Union Pacific Challenger
|Union Pacific Challenger|
UP 3985 running through Alton, Iowa in October 2008
|Type and origin|
|Builder||American Locomotive Company (ALCO)|
|UIC classification||(2′C)C2′ h4|
|Gauge||4 ft 8 1⁄2 in (1,435 mm)|
|Driver diameter||69 in (1,753 mm)|
|Wheelbase||60 ft 4 1⁄2 in (18.402 m) Engine
121 ft 10 7⁄8 in (37.157 m) Engine + tender
|Weight on drivers||404,000 lb (183.3 t)|
|Locomotive weight||627,900 lb (284,800 kg)|
|Tender weight||446,000 lb (202,000 kg)|
|Locomotive and tender
|1,073,900 lb (487,100 kg)|
|Fuel type||Coal, UP 3985 converted to No. 5 fuel oil|
|Fuel capacity||32 short tons (29 t)
6,450 US gal (24,400 l; 5,370 imp gal) UP3985
|Water capacity||25,000 US gal (95,000 l; 21,000 imp gal)|
|Boiler pressure||280 lbf/in2 (1.93 MPa)|
|527 sq ft (49.0 m2)|
|– Flues||3,687 sq ft (342.5 m2)|
|– Firebox||500 sq ft (46 m2)|
|– Total||4,795 sq ft (445.5 m2)|
|Superheater area||2,162 sq ft (200.9 m2)|
|Cylinder size||21 in × 32 in (533 mm × 813 mm)|
|Maximum speed||70 mph (110 km/h)|
|Tractive effort||97,350 lbf (433.03 kN)|
|Operator(s)||Union Pacific Railroad|
|Class||CSA-1, CSA-2, 4664-3, 4664-4, 4664-5|
The Union Pacific Challengers were a type of simple articulated 4-6-6-4 steam locomotive built by American Locomotive Company for the Union Pacific Railroad. 105 of these locomotives were built between 1936 and 1943. The Challengers were nearly 122 feet long and weighed more than one million pounds[clarification needed]. They operated over most of the Union Pacific system, primarily in freight service, but a few were assigned to passenger trains operating through mountain territory to California and Oregon. The locomotives were built specifically for Union Pacific and much of the experience gained later went into the design of the "Big Boy".
The name "Challenger" was given to steam locomotives with a 4-6-6-4 wheel arrangement. This means that they have four wheels in the leading pilot truck, which helps guide the locomotive into curves, two sets of six driving wheels, and finally four trailing wheels, which support the rear of the engine and its massive firebox. Each set of six driving wheels is driven by two steam cylinders. In essence, the result is two engines under one boiler.
The 105 were divided into five orders, which can be put into two groups: the first two orders of "light" Challengers, and the final three of "heavy" Challengers.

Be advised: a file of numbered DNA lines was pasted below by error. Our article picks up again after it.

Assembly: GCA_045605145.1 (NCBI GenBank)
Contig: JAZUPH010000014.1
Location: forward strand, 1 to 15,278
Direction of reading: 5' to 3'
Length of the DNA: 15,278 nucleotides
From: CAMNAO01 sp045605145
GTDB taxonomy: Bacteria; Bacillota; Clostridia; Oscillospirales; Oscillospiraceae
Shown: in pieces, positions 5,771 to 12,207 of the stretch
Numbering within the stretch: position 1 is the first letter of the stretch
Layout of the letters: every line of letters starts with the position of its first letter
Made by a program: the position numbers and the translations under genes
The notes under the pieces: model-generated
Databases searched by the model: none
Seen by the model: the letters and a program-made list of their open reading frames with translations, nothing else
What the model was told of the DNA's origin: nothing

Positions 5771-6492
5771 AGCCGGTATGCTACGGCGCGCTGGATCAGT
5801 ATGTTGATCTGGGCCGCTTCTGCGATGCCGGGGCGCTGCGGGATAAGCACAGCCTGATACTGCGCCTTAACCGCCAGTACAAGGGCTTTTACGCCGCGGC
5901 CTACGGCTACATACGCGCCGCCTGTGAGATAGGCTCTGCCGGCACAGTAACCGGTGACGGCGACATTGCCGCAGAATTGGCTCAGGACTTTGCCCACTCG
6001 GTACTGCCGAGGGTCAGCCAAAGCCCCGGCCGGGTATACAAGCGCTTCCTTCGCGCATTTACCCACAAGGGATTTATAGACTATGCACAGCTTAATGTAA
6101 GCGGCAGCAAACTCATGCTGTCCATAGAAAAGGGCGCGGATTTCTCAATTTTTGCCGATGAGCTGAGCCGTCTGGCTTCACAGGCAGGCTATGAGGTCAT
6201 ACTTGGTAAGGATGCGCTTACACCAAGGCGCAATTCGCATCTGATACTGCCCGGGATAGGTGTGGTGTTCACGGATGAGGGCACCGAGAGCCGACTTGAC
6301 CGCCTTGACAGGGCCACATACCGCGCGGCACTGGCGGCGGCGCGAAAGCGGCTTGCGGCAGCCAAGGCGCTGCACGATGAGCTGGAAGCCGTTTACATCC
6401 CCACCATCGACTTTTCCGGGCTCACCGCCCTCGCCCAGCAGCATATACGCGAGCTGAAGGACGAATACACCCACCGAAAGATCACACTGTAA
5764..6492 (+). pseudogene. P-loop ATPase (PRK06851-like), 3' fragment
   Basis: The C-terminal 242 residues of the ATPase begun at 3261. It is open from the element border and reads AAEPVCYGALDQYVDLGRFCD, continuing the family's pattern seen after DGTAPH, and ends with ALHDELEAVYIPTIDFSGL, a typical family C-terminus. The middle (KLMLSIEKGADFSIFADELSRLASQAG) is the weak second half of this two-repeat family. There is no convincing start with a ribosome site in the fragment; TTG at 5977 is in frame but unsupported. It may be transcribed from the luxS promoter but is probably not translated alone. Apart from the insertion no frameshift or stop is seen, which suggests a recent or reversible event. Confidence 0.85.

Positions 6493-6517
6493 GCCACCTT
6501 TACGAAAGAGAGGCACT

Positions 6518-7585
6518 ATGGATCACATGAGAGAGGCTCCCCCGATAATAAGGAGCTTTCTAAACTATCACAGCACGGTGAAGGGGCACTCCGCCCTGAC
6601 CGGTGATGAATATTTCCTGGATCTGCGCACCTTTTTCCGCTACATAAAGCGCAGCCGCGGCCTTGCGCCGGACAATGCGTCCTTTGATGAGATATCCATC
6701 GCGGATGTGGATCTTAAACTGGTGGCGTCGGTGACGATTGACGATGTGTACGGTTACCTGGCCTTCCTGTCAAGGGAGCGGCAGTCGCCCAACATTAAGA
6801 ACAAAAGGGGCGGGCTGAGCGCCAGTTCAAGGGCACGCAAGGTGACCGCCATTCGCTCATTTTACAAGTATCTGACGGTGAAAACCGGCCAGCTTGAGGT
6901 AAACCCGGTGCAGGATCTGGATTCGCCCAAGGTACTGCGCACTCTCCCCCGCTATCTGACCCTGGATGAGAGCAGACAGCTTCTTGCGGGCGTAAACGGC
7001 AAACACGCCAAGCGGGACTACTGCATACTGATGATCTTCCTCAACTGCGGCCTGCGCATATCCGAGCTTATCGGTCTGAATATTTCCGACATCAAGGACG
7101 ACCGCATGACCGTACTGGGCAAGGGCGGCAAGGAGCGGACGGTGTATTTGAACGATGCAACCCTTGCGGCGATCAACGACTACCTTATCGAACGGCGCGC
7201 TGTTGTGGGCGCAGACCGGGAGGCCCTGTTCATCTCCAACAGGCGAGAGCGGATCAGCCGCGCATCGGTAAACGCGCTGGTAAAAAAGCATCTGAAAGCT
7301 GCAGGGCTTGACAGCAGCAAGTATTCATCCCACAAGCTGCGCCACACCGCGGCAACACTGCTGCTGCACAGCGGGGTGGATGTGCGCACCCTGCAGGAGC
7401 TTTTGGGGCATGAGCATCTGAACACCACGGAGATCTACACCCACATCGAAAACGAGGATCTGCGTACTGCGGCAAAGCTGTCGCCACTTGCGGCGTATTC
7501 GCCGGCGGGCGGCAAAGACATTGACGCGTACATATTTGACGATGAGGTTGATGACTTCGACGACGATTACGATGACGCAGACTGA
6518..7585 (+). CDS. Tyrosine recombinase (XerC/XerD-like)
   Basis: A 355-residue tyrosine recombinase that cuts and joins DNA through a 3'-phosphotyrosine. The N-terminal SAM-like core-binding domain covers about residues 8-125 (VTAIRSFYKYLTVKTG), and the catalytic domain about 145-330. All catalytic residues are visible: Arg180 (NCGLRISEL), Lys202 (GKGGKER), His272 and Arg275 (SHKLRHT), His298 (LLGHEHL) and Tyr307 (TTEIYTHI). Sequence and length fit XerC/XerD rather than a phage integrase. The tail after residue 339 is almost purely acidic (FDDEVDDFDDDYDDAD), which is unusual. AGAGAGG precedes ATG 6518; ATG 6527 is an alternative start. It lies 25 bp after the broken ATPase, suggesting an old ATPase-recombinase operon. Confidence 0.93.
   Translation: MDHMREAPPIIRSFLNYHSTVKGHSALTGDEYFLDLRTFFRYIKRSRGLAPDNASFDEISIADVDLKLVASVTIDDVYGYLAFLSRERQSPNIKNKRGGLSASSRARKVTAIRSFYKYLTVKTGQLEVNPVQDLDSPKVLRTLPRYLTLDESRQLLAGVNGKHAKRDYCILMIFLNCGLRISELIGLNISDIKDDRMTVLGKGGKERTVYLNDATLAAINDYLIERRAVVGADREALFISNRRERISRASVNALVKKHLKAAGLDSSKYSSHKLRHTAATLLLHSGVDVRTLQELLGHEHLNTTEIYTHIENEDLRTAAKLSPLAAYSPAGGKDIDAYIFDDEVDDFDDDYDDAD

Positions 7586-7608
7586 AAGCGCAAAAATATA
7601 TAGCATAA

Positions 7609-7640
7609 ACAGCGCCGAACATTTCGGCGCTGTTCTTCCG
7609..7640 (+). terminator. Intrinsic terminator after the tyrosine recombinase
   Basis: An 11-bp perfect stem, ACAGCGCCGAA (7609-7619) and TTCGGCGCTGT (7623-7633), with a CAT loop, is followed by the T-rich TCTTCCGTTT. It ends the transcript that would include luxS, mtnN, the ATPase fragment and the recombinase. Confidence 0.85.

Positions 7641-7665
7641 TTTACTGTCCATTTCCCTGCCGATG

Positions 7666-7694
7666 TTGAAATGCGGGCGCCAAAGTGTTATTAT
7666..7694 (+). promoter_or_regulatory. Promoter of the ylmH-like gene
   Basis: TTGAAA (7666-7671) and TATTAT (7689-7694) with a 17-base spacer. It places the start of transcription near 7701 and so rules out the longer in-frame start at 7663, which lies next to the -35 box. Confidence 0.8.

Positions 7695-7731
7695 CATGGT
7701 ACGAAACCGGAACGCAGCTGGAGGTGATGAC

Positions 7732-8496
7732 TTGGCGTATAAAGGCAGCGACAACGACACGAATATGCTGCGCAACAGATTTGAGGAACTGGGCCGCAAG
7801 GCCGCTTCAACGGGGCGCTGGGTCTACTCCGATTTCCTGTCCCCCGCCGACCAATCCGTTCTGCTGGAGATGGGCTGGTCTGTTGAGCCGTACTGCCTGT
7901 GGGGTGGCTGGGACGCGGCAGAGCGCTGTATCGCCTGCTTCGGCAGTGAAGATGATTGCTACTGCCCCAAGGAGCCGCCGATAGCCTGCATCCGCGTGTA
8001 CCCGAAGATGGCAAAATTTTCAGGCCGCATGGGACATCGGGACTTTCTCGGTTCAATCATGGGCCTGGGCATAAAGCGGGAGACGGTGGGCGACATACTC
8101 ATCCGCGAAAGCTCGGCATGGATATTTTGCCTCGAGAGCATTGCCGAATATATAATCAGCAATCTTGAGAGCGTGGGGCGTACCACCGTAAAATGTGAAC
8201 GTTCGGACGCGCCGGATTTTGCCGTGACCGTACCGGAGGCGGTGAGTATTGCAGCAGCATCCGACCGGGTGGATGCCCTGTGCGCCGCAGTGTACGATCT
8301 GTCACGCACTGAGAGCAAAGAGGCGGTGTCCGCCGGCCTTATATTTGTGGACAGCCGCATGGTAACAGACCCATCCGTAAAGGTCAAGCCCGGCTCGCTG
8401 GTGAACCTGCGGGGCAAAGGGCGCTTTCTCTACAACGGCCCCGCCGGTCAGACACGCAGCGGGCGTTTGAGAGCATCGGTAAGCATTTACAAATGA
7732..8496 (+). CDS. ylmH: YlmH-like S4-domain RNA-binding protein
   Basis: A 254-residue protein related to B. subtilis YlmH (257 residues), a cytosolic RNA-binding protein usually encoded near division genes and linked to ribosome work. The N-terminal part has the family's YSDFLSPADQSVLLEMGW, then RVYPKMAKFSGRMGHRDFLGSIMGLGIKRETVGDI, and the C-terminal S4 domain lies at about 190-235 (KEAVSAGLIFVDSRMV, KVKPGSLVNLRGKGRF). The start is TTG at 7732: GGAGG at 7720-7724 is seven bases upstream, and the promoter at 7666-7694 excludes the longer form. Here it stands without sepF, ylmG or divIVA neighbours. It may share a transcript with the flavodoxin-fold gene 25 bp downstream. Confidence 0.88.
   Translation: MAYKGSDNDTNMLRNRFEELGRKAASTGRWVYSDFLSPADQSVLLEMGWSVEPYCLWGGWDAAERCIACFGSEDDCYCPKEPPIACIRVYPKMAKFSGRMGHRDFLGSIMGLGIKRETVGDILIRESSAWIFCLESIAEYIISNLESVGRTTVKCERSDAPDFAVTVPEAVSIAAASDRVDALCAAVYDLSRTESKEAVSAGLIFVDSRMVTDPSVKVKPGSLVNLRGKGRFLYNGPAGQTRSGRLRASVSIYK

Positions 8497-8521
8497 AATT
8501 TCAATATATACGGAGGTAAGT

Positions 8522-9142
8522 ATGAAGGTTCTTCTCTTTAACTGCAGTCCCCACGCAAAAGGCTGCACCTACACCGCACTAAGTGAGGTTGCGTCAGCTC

|Class||Quantity||Manufacturer||Serial Nos.||Year||UP No.||Notes|
|CSA-1||15||American Locomotive Company||68745–68759||1936||3900–3914||Converted to oil fuel in 1941–43; renumbered 3800–3814 in 1944|
|CSA-2||25||American Locomotive Company||68924–68948||1937||3915–3939||Converted to oil fuel; renumbered 3815–3839 in 1944|
|4664-3||20||American Locomotive Company||69760–69779||1942||3950–3969|
|4664-4||31||American Locomotive Company||70158–70162
|1943||3975–3999||31 built but only 25 delivered to UP (see below); 3975–3984 converted to oil fuel in 1945; renumbered 3708–3717 in 1952|
|4664-5||20||American Locomotive Company||72792–72811||1944||3930–3949||3930/31/32/34/37/38/43/44 converted to oil fuel in 1952 and renumbered 3700–3707.|
As part of Union Pacific's fourth order in 1943, ALCO built 31 locomotives for Union Pacific using the same specifications. However, the War Production Board diverted 6 locomotives after completion to the Denver & Rio Grande Western Railroad via a lease through the War Department's Defense Plant Corporation. Locomotives 3900-3905 formed the Rio Grande's Class L-97. These were later sold to Clinchfield Railroad in 1947, becoming 670-675.
- Union Pacific Steam Shop Information on locomotives and excursion schedules.
- UP 3985 Challenger, Steam Locomotive - photos and additional information
- Union Pacific locomotive classes Information on the Challenger and other Union Pacific locomotives
- Kalmbach, A.C., ed. (August 1944). "Almost Identical Twins". Trains Magazine 4: 29.